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Life begins anew in the spring

April 6, 2010

Sometimes the wisdom of an exhale hangs with you like a lingering sunset.

My first husband’s brother David was sitting on an old picnic table bench in our backyard one warm April afternoon, having a cigarette and staring past the ragged shed we swore we’d demolish to a wall of delicate pink Simplicity roses that lined the back of our property. They were beginning to blossom. You could see the pink poking through pale green buds. They slowly pushed the brown of a Northeast winter away. Fresh leaves hid the thorns. At their feet were rows of multicolored crocus flowers. Yellow daffodils dot the flower bed.

We didn’t have a fabulous garden, but it was ours. We learned there. Sometimes I felt like we were always making excuses for what we really wanted that home to be. “Eventually we’ll do this and then we’ll do that.” We were probably a bit annoying, but like anyone in their first home we were dreaming. It was our 75 x 100 slice of the American dream in a little backward bay shore town.

David, who was in his late 20’s at the time, had a great ability to enjoy the moment. He didn’t worry about 30 years from now. He worked until he could afford his next vacation. He lived. He appreciated the beauty of simple things and quiet moments. He was the kind of friend that everyone wants: one who unexpectedly goes out of their way for you. He made little details important. He sent notes through the mail. He gave you a nickname. He remembered your birthday. While we were very different people, I adored him.

I was outside with him thinking about my giant to-do list for the yard when David exhaled and blew a lung-full of smoke skyward.

“I love the springtime,” he said, “because life begins anew. Everything gets a fresh start in the springtime.”

How right he was. I saw my life and my home differently after that. I have never lost that moment or his words. David left us at 31.  I’m still talking to him in the garden every spring. I can’t see daffodils or crocus flowers without thinking of him.

This weekend, just before Easter, I tracked into the open space surrounding my new neighborhood to shoot the random daffodils that are popping up on old trails. Buds are beginning to emerge on the trees and I can hear the robins singing to each other.  I just enjoyed the moment.  There is a section of my new neighborhood that lines the Rancocas Creek. The developer donated the last 20 acres to the county for a trail system, which the county has begun to build. You can’t stand at the lookout points along the trail and be tense. The serenity is overwhelming.  There is just too much to appreciate.  As I headed back home I walked over land that had already been excavated and prepped for development of the last of the townhomes. In a spot where basements will eventually be I found several varieties of daffodils. One was shaped like a Bunny.  My Easter Bunny daffodil.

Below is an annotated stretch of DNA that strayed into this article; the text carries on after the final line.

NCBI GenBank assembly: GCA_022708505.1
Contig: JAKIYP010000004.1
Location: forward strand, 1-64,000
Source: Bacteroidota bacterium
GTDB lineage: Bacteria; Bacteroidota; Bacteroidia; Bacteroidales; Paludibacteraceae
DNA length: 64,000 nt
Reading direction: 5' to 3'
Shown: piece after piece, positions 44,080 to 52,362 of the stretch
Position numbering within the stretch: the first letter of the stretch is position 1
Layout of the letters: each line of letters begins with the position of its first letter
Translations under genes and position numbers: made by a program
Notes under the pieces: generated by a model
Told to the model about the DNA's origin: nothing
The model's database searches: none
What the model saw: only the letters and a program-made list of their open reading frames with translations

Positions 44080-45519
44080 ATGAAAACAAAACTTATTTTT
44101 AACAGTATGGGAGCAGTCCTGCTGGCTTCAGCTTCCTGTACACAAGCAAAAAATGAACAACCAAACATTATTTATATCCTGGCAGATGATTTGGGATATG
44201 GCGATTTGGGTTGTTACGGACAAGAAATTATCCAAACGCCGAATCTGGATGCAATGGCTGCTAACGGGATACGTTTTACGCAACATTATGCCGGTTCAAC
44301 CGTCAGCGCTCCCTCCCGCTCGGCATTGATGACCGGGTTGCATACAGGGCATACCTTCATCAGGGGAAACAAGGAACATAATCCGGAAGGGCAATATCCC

David would have loved it. We would have sat there making jokes about it and then looked for shapes in the clouds. For a moment, it reminded me of all the power and beauty that spring brings.


4 Comments leave one →
  1. Nadine permalink
    April 6, 2010 1:35 pm

    What a pleasant surprise! Thank You.

  2. Mary Davin permalink
    April 9, 2010 12:34 pm

    Mary – I really loved reading your spring essay – written so beautifully! Have a wonderful spring!

    Mary Davin
    Sales Assistant at RP

    • April 11, 2010 11:14 pm

      Mary, Thank you so much for your kind words on my blog about Springtime. I am so eager to plant a Queen Elizabeth rose bush here in Rancocas Point in honor of Jirair Hovnanian. I don’t know if I have enough room in my one garden bed.

  3. Mary Davin permalink
    April 17, 2010 4:03 pm

    That’s really great Mary! I can’t wait to see your Queen Elizabeth roses blooming here at RP!

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